Piggott, Michael: Listening to ANZAC Voices

Michael Piggott

(linking to an Appendix on commemorating the survivors which includes confronting images)

In The Pyramid: The Kurt Wallander Stories (Vintage Books, 2000) Swedish crime writer Henning Mankell has his famous protagonist struggling to give a report. ‘It’s a long story’, he warns his boss Hemberg, who snaps back, ‘Make it short. But leave nothing out!’

Writing a war history can be like that. Though in global terms Australia’s role in World War I was minor, recounting our national story took CEW Bean and his team of official historians 12 volumes, 15 if you add the separate medical history series. In 1946, three years after the last volume appeared, Bean condensed them to a single volume called Anzac to Amiens and even this work focussed almost totally on the fighting.

So, with the World War I centenary imminent, imagine trying to prepare now a genuinely new summary.


Unidentified members of the original staff of the 3rd Australian General Hospital, Abbeville, France, March 1919 (source: Flickr Commons/Australian War Memorial E05065)

First, there are the results of recent research and insights to master. Also, we accept now that multiple contexts are important, that all fronts and all belligerents have their relevance. Would it be best then to hold over another synthesis until 2019, thus allowing time to consider the inevitable new writing that will issue forth during the centenary years? Certainly delay would also mean any final chapter on war and Australian identity could be revised. There might just be other benefits too, if Gideon Haigh is granted his 2007 wish: ‘Perhaps, in Australia, we now need a fourth war: in addition to the wars fought, spoken and written, a war thoroughly thought’.

For anyone contemplating a new single summary volume now, there are two recently published models to consider. The first, The Great War (Pan Macmillan, 2006), was written by journalist Les Carlyon, won the inaugural Prime Minister’s Prize for Australian History, drew high praise from then prime minister John Howard, was favourably noticed by Quadrant and The Australian, sold extremely well, and was based heavily on letters and diaries to convey the personal perspective. It has no qualifying subtitle, but is essentially about the Australians fighting at Gallipoli and on the Western Front.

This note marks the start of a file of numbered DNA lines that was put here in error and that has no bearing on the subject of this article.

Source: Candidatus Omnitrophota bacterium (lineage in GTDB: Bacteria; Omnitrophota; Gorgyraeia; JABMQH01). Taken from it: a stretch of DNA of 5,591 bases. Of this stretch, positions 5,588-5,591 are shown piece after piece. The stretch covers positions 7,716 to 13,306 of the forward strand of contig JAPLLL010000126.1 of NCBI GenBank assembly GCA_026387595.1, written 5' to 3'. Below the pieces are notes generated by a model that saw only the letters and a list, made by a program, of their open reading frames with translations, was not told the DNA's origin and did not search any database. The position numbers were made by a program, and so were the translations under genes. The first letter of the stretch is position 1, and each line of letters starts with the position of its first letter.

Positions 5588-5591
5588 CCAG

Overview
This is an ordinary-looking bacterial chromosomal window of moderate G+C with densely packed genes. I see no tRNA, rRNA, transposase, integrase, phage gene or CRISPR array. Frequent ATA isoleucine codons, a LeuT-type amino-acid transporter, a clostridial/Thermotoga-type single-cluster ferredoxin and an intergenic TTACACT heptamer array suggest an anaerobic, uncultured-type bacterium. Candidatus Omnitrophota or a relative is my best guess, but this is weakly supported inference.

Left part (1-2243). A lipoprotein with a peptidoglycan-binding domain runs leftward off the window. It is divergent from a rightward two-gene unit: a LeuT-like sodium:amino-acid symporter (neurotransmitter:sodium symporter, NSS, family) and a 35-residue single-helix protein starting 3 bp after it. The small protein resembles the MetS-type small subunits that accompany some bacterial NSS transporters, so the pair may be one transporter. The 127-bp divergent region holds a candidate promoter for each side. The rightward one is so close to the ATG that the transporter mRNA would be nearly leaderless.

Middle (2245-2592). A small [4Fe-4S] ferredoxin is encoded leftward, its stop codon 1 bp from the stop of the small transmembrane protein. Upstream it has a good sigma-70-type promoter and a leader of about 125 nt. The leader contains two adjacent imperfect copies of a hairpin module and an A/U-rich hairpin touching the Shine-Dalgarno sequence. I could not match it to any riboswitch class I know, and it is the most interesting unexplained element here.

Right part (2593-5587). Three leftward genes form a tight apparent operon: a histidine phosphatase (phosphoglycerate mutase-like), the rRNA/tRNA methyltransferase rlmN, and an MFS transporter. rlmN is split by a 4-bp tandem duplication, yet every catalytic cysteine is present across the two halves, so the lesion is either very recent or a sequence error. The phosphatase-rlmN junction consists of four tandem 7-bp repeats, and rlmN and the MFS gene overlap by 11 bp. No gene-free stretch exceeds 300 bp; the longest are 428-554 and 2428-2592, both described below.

The second volume, called Broken Nation (Allen & Unwin, 2013) was written by academic historian Joan Beaumont and has received high praise from prominent scholars and reviews in The Guardian and the Sydney Morning Herald. It draws heavily on a wide range of archival and secondary sources and conveys personal and strategic perspectives. It has a subtitle, ‘Australians in the Great War’ and integrates Australians’ experience at the front line and on the home front during the conflict and in the immediate aftermath.

If we allow that this enormous and tragic topic can be corralled by 15 volumes yet still approximated in a monograph, where does the reductio end? Late last year, the new Cambridge History of Australia contained indigenous and European Australia within two volumes and managed the Great War and its aftermath, 1914-22, in 24 pages. At the ad absurdum limit the war has even been covered in a few short pages (in Australia’s equivalent of Sellar and Yeatman’s 1066 and All That, produced by Heinemann Australia in 1983 and titled The Vedgymight History of Australia).


 A Belgian priest and an Australian padre with some village children, Soire-le-Chateau, France, January 1919 (source: Flickr Commons/Australian War Memorial E04142)

Just like books, exhibitions must summarise and condense. Several years ago, the Australian War Memorial began planning for the redevelopment of its vast World War I galleries for the coming centenary. The work is well under way and while it is happening there is a temporary substitute exhibition called ANZAC Voices in the Lower Ground small special exhibitions gallery. The exhibition was opened in November 2013 and will close later this year when the refurbishment upstairs is completed.

To my mind, it’s a very good effort. For once, archival documents lead the way: official and personal; letters and diaries; maps and photos; menus and trench serials. For once, objects, art works and dioramas play support roles. This is entirely appropriate because, within a simple chronology, the curators’ summary of Australia in World War I is structured around the personal. While the text panels, tables of statistics and large reproduced maps give the strategic context, the exhibition storyline is carried by the words of individuals in varying locations and situations – soldiers at the front, mothers at home – describing what they saw and how they felt.